BC Article Link & Event ~ Local woman tells nightmare of Lyme disease

*Any time you see good coverage, please take a moment to comment and thank the author for covering Lyme disease.

Local woman tells nightmare of Lyme disease

Awareness evening to be held in Squamish next week

Kerri Currier / Squamish Chief, June 4, 2015

Squamish is a gorgeous natural playground to raise a family. However, the security I had in nature came to a halt upon learning the reality of Lyme disease treatment in B.C. I presented to the walk-in clinic with half a tick in my arm and was told not to worry about Lyme in the area. I’m now dealing with late-stage Lyme disease, its long term treatment and costs.

Health Canada has confirmed that the southern mainland and coast of British Columbia are endemic for Lyme disease. Many people will never notice they were bit by a tick and erythema migrans rash will show up in less than 50 per cent of people, according to the Canadian Lyme Disease Foundation (Canlyme). 

The foundation says current testing in Canada misses 62 per cent of Lyme. It should be a clinical diagnosis and it is commonly misdiagnosed. 

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News Release (Link) ~ Public Health Agency of Canada launches public consultation on Lyme disease

News Release

June 1, 2015 – Ottawa, ON – Public Health Agency of Canada

Today, the Chief Public Health Officer of Canada Dr. Gregory Taylor launched a consultation process to support the development of a Federal Framework on Lyme Disease.

This consultation will solicit perspectives on Lyme disease from the medical community, governments, patients’ groups, as well as individual Canadians.

Specific feedback will be solicited on three key themes of the Federal Framework, as outlined in the Act:

  • National medical surveillance: to track incidence rates and the associated economic costs of Lyme disease in Canada.
  • Guidelines and best practices: the prevention, identification, treatment and management of Lyme disease and sharing of best practices throughout Canada.
  • Education and awareness: to develop standardized educational materials for use by Canadian public health providers to increase national awareness about the disease.

The Public Health Agency of Canada’s current Action Plan on Lyme Disease will serve as a platform for the development of the Federal Framework. It aims to mitigate the risks to Canadians posed by Lyme disease through three pillars: engagement, education and awareness; surveillance, prevention and control; and research and diagnosis.

Stakeholders and the public are invited to participate in the online consultation. Comments will be accepted until June 30, 2015.

A Conference will be held with invited stakeholders later this year where the input received through the consultation will inform the development of the Framework.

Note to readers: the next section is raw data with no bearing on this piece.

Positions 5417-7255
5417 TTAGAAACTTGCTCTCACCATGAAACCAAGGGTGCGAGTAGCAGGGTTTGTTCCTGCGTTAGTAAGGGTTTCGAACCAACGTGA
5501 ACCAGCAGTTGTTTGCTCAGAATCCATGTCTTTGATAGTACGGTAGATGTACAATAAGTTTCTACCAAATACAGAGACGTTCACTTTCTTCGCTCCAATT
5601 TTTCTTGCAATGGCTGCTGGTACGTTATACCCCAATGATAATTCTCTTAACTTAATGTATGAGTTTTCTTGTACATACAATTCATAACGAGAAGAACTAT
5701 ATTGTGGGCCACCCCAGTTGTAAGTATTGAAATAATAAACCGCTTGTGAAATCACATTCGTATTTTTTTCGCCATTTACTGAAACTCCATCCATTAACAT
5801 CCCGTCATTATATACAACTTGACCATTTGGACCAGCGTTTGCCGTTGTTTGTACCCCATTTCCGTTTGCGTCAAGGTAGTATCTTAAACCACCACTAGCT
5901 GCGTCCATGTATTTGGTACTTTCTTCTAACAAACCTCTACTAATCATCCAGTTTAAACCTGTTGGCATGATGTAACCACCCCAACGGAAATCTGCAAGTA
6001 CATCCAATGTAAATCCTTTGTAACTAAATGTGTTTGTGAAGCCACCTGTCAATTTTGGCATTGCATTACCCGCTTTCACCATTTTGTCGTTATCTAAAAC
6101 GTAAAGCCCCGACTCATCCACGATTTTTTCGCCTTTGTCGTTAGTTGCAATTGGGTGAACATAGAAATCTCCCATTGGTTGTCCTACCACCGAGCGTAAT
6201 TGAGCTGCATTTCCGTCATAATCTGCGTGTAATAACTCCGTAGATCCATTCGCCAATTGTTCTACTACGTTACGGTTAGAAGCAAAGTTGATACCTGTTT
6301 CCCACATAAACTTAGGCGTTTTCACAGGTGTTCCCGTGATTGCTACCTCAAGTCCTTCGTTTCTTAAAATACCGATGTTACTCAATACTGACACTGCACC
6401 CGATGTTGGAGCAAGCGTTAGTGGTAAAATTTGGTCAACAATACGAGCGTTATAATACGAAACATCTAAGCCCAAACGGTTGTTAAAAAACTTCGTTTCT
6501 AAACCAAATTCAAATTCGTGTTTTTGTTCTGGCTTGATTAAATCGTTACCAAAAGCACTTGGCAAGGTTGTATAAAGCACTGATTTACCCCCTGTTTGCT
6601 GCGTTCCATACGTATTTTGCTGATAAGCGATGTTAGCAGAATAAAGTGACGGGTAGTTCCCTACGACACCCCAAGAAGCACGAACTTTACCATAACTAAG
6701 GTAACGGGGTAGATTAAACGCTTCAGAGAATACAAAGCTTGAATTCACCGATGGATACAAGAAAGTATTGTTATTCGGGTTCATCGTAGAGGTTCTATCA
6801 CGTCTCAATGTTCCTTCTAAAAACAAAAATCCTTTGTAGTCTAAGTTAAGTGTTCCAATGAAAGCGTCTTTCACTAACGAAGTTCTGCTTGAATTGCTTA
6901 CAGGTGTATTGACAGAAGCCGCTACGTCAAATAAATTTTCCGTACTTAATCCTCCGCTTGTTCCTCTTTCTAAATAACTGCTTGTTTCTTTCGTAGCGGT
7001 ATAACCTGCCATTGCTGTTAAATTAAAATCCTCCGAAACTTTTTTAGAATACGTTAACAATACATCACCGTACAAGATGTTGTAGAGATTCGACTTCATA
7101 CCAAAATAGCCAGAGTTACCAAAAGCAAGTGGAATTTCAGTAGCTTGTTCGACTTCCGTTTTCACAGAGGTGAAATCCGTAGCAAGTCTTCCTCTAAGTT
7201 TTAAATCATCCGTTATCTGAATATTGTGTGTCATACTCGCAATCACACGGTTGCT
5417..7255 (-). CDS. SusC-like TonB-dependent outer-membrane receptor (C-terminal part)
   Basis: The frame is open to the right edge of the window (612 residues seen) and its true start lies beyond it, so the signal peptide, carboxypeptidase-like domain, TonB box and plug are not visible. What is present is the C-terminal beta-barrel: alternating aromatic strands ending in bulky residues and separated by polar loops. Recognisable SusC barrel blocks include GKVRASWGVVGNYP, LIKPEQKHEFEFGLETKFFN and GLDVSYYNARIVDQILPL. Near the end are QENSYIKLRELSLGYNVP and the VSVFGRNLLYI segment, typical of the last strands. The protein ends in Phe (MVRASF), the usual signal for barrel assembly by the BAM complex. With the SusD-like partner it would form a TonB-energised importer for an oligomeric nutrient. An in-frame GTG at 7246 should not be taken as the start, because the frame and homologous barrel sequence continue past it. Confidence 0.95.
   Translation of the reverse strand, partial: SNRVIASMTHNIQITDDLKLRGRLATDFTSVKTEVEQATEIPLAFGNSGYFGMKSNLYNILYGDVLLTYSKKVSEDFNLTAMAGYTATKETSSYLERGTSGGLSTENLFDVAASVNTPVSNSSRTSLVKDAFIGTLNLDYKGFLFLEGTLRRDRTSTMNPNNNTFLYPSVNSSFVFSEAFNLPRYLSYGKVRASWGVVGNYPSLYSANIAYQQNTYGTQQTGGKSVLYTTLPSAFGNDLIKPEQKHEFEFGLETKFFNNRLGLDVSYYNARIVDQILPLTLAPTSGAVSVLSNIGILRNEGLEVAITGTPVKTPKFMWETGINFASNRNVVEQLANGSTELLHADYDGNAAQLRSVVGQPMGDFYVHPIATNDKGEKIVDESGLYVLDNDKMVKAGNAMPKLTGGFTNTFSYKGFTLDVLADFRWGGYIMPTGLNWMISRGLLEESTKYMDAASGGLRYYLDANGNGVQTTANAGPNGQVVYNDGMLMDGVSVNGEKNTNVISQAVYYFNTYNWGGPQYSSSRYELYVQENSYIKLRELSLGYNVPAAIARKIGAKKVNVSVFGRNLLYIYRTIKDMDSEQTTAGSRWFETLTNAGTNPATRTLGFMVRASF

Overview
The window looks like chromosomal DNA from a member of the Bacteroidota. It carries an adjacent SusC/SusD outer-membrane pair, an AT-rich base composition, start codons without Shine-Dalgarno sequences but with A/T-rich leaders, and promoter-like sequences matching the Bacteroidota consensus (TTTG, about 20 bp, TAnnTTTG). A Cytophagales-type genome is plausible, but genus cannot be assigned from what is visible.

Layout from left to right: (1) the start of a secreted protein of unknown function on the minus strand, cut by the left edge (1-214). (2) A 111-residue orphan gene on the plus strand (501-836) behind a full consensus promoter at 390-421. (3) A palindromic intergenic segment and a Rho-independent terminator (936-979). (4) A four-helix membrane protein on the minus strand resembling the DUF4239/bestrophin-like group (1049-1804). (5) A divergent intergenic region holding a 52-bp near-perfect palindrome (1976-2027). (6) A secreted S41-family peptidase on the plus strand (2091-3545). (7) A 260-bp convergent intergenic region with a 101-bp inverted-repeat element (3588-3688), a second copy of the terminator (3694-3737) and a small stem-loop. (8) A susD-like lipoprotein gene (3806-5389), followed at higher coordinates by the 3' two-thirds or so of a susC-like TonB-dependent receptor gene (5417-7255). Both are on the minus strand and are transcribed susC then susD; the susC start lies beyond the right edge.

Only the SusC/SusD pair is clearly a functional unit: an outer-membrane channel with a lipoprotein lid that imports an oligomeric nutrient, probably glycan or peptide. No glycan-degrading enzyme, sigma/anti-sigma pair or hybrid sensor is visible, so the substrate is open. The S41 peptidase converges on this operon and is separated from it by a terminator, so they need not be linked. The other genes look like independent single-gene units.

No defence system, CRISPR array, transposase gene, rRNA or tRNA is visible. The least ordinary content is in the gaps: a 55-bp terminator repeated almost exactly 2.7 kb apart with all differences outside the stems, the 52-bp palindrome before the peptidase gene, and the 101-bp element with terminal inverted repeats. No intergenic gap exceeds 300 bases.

>>>Full Release Here<<<

Times Colonist Article Link ~ Speculation Regarding Lyme In Canadian Rockies

logoTimesColonist

Monique Keiran: Tiny ticks a good reason to be cautious

May 24, 2015

My former (and now future) anti-tick precautions predate confirmation that ticks in western Canada carried the dreaded Borrelia bacteria. Instead, I grew up on tales of Rocky Mountain spotted fever, tick paralysis and other ailments shared by the seed-sized critters. It was only during my last few years in the mountains that Lyme disease loomed locally as a possibility.

I recently met a colleague from those mountain days. He mentioned that several people he had worked with in the 1980s now suffered from unaccounted-for neurological problems, including memory loss, chronic fatigue, muscle wasting and nerve issues.

He speculated about Lyme disease, but didn’t know. He said the acquaintances also didn’t know. Three decades have passed since they spent their summers roaming slopes, exploring valleys and camping in high-mountain passes.

Lyme disease might have existed in the Rockies back then, but remained undetected, undocumented and unknown. The bacteria can incubate for years in some people before causing illness. It’s also possible the illness occurred back then, but lack of awareness and difficulties with diagnosis — which continue today — left it undiagnosed.

– See more at: http://www.timescolonist.com/opinion/columnists/monique-keiran-tiny-ticks-a-good-reason-to-be-cautious-1.1944790#sthash.fuhfwAYX.dpuf

Related link and additional future links posted HERE.

Alberta ~ Results of Tick Submissions by Veterinarians ~ From Jill McAllister

This graphic by Jill McAllister is extremely meaningful, as it provides information not currently available in terms of geographic distribution of Lyme and Lyme infected ticks.

Some of these locations, although across the border, are not really all the far from where I was bit in 2010 (various maps will be constructed over time).  As you will read elsewhere on this site, distribution estimates and maps can be dangerously misleading if they do not depict associated levels of detection effort.  As is seen time and time again (with North Dakota serving as a highly relevant example) the areas where we are not finding Lyme coincide with areas where we are not yet, or not adequately looking.

Ride For Lyme ~ You Have Been Lyme Disease Challenged!

Our very first collective Lyme Disease Challenge goes out to Dan and Tanner and the Ride for Lyme team (aka the Adalaine project), in a location of their choosing as they cross the continent for Lyme patients and their friend!

This challenge includes the patient they ride for that day, IF the patient is well enough.  If not, we’ve got that patient covered, as we’ll be doing extra ‘bites’ on behalf of that patient in their honor.

So, Dan and Tanner, here’s how the Lyme Disease Challenge works!

Continue reading Ride For Lyme ~ You Have Been Lyme Disease Challenged!